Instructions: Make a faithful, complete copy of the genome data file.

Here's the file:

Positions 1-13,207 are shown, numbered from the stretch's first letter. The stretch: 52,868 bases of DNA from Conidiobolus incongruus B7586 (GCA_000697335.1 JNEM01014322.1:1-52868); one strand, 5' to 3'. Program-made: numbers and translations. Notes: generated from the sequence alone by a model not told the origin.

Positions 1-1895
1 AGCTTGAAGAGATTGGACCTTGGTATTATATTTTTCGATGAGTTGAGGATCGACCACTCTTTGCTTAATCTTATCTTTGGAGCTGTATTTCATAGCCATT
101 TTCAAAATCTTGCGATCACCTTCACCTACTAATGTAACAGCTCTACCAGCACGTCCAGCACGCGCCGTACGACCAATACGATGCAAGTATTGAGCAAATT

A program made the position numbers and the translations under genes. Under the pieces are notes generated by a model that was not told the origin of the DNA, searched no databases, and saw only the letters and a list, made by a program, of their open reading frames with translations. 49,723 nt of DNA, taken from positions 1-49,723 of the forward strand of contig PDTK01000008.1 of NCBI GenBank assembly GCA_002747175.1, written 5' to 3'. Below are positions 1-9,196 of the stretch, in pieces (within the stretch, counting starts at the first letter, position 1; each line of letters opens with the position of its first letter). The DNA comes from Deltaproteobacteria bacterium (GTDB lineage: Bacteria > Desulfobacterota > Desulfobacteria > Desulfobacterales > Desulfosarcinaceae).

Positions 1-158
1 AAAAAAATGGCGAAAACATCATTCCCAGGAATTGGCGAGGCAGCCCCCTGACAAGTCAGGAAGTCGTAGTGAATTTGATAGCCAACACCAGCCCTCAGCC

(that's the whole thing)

Positions 1-13,207 are shown, numbered from the stretch's first letter. The stretch: 52,868 bases of DNA from Conidiobolus incongruus B7586 (GCA_000697335.1 JNEM01014322.1:1-52868); one strand, 5' to 3'. Program-made: numbers and translations. Notes: generated from the sequence alone by a model not told the origin.

Positions 1-1895
1 AGCTTGAAGAGATTGGACCTTGGTATTATATTTTTCGATGAGTTGAGGATCGACCACTCTTTGCTTAATCTTATCTTTGGAGCTGTATTTCATAGCCATT
101 TTCAAAATCTTGCGATCACCTTCACCTACTAATGTAACAGCTCTACCAGCACGTCCAGCACGCGCCGTACGACCAATACGATGCAAGTATTGAGCAAATT

A program made the position numbers and the translations under genes. Under the pieces are notes generated by a model that was not told the origin of the DNA, searched no databases, and saw only the letters and a list, made by a program, of their open reading frames with translations. 49,723 nt of DNA, taken from positions 1-49,723 of the forward strand of contig PDTK01000008.1 of NCBI GenBank assembly GCA_002747175.1, written 5' to 3'. Below are positions 1-9,196 of the stretch, in pieces (within the stretch, counting starts at the first letter, position 1; each line of letters opens with the position of its first letter). The DNA comes from Deltaproteobacteria bacterium (GTDB lineage: Bacteria > Desulfobacterota > Desulfobacteria > Desulfobacterales > Desulfosarcinaceae).

Positions 1-158
1 AAAAAAATGGCGAAAACATCATTCCCAGGAATTGGCGAGGCAGCCCCCTGACAAGTCAGGAAGTCGTAGTGAATTTGATAGCCAACACCAGCCCTCAGCC